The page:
Skip to main content

Author Bruce Spizer Returns with "Beatles for Sale on Parlophone Records"

When it comes to Beatles books, there’s no shortage of supply, no matter what your level of interest.

For the typical Beatles fan, there are compendiums like the Beatles Anthology. For serious Fab Four devotees, there are lovingly researched tomes like Mark Lewisohn’s Recording Sessions and Andy Babiuk’s Beatles Gear.

For the rest of us obsessives, there is Bruce Spizer and his canon of books devoted to minutiae about the group’s records. A lawyer by trade, Spizer pursues his love of all things Beatles with an exhaustive — some might say compulsive — level of research and analysis.

Beginning with The Beatles Records on Vee-Jay in 1998, Spizer has written six volumes that document the group’s group and solo releases, detailing not only the making of the songs and albums but also minor variations in sleeve and label printings from one pressing factory to another. He also tackled Beatlemania in The Beatles Are Coming, in which he documented, in typical exacting detail, the recordings, performances and behind-the-scenes deals surrounding the group’s American breakthrough.

Now comes the latest — and reportedly last — book in Spizer’s series: the 444-page Beatles for Sale on Parlophone Records, which covers all of the Fab Four’s singles, albums and extended-play discs issued in the U.K. from 1962 through 1970.

Spizer and co-author Frank Daniels go even further than the title states by including details about the group’s Apple albums and singles, Fan Club Christmas discs (the Beatles issued a holiday “greeting” through the club every year from 1963 through 1969) and Polydor releases of their Hamburg-era recordings.

As you might guess given Spizer’s previous books, the depth of information is satisfyingly comprehensive. In addition to telling the stories behind the songs and albums, Spizer and Daniels explain how the records are mastered and manufactured, how they were marketed and how they performed on the British radio and record charts.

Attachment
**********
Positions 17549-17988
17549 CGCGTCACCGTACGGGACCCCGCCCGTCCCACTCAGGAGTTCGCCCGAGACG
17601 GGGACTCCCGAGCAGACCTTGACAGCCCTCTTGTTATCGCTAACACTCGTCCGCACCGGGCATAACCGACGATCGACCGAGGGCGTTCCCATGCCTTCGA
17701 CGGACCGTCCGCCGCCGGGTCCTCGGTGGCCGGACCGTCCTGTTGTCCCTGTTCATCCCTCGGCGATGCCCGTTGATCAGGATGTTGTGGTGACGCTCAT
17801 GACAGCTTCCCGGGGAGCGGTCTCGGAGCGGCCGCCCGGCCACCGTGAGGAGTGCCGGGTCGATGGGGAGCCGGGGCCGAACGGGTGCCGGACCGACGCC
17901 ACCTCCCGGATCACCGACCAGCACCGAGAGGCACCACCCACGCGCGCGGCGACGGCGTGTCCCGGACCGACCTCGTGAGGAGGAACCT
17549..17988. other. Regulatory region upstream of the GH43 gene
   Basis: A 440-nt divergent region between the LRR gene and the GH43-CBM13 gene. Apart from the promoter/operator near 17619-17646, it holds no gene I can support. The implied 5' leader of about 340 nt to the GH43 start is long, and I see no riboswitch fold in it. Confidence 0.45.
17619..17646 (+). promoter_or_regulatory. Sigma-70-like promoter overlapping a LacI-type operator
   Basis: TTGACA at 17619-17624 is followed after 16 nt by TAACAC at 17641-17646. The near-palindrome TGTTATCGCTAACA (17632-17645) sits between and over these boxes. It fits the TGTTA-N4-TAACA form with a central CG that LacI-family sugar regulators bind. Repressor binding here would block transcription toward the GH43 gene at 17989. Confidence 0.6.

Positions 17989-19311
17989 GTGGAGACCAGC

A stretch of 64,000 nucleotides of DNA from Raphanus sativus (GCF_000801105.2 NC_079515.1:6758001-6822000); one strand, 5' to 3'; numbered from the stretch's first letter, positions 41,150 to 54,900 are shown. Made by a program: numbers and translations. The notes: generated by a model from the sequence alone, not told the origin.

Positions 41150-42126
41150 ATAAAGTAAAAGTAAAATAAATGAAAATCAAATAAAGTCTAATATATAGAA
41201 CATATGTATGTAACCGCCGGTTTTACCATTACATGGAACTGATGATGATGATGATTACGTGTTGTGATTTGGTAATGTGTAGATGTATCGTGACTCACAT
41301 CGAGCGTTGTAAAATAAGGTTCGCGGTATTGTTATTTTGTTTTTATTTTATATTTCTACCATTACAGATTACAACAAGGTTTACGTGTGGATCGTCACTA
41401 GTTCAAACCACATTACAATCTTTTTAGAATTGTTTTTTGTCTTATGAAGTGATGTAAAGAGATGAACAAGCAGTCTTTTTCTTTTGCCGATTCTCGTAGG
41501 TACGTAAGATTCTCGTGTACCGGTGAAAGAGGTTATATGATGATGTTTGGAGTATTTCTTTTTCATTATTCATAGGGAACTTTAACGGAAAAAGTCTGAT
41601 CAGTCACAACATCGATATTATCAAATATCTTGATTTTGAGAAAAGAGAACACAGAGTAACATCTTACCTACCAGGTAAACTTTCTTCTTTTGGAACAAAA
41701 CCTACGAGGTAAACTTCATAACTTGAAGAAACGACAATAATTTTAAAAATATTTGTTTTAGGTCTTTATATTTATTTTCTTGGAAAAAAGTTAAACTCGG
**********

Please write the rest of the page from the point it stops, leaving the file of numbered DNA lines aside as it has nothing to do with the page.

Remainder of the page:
But the real treat here is in the pictures. As with his other publications, Spizer has richly illustrated the new volume with hundreds of color and black-and-white photos. There are the requisite shots of album covers and sleeves of 45s and EPs. But the real eye candy here is the pictures of rare promotional materials that EMI used in its publicity efforts, reminders of the marketing machinery behind the Beatles’ pop-culture juggernaut.

The Beatles for Sale on Parlophone Records will be released October 5 and is available now for preorder from The book is offered in three versions: book only ($70), a signed and numbered slipcase edition ($90), and a collector’s edition ($150) with slipcase, poster, limited-edition print, a replica of a historic Beatles promotional card and a bookmark. The book itself features the cover of the group’s 1964 Beatles for Sale album, and you can choose between “stereo” and “mono” versions (the contents is the same).

Beatles fanatics, take note: the mono versions are outselling the stereo versions. Get yours while they last.

Christopher Scapelliti is the executive editor of Guitar World magazine and managing editor of Guitar Aficionado.